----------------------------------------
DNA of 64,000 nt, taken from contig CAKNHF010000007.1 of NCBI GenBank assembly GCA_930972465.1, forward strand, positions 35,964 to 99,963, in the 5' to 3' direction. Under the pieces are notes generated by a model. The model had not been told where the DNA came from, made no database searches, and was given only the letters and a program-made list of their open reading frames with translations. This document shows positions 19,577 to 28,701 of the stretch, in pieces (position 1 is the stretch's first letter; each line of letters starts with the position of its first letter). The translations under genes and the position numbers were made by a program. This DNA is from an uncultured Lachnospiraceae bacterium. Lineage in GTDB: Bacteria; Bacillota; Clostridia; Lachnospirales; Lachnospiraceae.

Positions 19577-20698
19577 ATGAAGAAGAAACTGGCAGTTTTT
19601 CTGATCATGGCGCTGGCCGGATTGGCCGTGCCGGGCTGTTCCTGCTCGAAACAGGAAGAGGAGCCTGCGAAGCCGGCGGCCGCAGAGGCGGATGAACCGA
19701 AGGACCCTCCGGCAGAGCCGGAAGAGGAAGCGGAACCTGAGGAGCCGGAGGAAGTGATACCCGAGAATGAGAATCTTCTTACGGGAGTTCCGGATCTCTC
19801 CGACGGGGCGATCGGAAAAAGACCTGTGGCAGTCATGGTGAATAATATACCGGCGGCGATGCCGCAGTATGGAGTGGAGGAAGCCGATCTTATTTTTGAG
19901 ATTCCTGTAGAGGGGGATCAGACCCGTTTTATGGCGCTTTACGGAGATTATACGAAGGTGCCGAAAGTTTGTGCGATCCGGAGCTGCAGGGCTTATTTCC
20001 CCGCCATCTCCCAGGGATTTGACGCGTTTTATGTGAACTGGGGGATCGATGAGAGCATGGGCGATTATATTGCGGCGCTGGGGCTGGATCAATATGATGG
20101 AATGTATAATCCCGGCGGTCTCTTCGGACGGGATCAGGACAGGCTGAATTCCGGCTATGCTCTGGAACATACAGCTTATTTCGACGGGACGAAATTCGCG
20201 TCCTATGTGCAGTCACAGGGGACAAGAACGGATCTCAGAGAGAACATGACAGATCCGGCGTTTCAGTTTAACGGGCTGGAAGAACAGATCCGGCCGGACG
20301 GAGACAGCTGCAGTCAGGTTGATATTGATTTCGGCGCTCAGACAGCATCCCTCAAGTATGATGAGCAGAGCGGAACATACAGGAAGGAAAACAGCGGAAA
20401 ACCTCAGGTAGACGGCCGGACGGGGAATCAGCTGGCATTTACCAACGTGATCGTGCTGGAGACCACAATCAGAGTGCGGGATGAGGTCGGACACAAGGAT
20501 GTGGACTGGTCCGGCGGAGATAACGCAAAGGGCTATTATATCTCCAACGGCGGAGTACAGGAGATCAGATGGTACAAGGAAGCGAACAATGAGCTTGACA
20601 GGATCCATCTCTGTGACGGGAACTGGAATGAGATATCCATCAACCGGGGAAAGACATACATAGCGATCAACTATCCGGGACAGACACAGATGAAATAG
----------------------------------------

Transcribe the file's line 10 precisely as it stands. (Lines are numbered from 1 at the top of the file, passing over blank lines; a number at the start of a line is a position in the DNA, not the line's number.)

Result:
20201 TCCTATGTGCAGTCACAGGGGACAAGAACGGATCTCAGAGAGAACATGACAGATCCGGCGTTTCAGTTTAACGGGCTGGAAGAACAGATCCGGCCGGACG